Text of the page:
Get cozy: wrap your love around your pipes this weekend

Get cozy: wrap your love around your pipes this weekend

Good day to all my fellow Eskimos out there trying to keep warm in an area which at this time of year makes me think it was never meant for human habitation. Yes, IT IS COLD INDEED. Let’s talk a minute about what those of us who have made the brave (but…well…possibly foolhardy) choice to live in this wretched winterscape can do to beat back the elements.

But first, let me say that I’ve really missed the ChicagoNow blogging community (readers, commenters and fellow bloggers). I’ve been away for a while tied up with the responsibilities of managing my properties (showing vacant units, screening applicants, residents moving in, residents moving out, prepping buildings for winter, routine maintenance and repairs, etc.). In my property ownership/management universe, blogging is like my dessert. But let’s just say in these last few months I’ve been eating a lot of Brussels sprouts. Nothing really bad has happened but I’ve been doing what it takes to keep my business strong. We all know what they say about excuses and opinions, but I’m hoping you’ll pardon my absence.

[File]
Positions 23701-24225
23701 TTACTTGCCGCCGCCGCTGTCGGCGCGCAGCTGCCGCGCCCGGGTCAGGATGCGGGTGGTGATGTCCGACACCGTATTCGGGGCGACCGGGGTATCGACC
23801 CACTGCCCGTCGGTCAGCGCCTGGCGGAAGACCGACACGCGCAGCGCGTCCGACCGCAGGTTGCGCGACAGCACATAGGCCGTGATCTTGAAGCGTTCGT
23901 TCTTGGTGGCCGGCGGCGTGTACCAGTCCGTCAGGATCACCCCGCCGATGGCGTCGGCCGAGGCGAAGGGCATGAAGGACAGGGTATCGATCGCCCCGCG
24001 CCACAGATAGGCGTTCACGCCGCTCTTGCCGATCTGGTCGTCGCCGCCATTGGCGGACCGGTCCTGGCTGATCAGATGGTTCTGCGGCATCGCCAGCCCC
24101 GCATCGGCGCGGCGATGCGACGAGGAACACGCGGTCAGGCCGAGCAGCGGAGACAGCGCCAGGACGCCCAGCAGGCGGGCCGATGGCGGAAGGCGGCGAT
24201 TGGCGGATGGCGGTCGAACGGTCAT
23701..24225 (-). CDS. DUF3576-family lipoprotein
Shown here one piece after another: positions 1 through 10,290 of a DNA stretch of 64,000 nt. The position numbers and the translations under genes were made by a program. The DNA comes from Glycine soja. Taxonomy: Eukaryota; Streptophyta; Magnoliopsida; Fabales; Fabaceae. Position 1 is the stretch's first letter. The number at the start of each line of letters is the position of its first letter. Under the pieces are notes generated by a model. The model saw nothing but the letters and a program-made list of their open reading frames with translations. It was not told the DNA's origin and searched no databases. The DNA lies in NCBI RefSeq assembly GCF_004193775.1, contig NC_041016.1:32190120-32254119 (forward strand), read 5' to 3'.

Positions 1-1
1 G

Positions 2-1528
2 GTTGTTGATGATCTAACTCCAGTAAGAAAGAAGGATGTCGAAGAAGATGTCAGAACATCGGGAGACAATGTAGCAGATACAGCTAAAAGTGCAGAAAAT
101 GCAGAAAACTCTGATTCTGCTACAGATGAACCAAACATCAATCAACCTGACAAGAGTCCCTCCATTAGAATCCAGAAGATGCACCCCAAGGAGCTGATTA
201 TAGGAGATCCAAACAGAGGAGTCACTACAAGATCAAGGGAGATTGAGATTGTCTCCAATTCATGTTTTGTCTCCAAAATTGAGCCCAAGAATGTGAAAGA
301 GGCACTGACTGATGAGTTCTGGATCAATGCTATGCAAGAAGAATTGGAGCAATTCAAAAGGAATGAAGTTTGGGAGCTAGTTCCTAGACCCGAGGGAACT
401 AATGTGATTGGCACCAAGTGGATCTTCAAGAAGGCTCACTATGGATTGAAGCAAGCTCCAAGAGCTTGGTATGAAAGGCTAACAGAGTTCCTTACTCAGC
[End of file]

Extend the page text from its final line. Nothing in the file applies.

icicle forms in a bathtub

A trickle of water without adequate warmth only causes a buildup of ice

So, for the past few winters we didn’t need to worry too much about our water pipes until bone-chilling temps hit our area in January (check out my post Frozen Pipes: A Chicago Treat!). But trust me folks–these frigid December temps have put us squarely in the middle of frozen pipe season. ALREADY. I’ve been hearing rumblings of issues with low water pressure and slow draining sinks (both sure signs of a buildup of ice inside your pipes). And ensuring constant water flow by allowing your faucets to trickle is NOT ENOUGH to prevent freezing once temps drop to levels we’re experiencing now. See the pic I took in one of my units two days ago. In this case the trickle of water in a cold environment only created an inverted icicle. You need to have water flow PLUS warmth when temps get extremely cold.

It’s not too early to start taking precautions. I found another great article on preventing an indoor monsoon in your home this winter. Check out MassLive’s “Frozen pipe? How to identify a frozen pipe, find it and thaw it safely.”

Be advised that some of the “fixes” people attempt to use to thaw pipes can create even more dangerous situations than the original issue. If you think you might be facing this problem, please don’t just rely on intuition to solve it. Read what the experts say you can SAFELY do to get your water flowing again.

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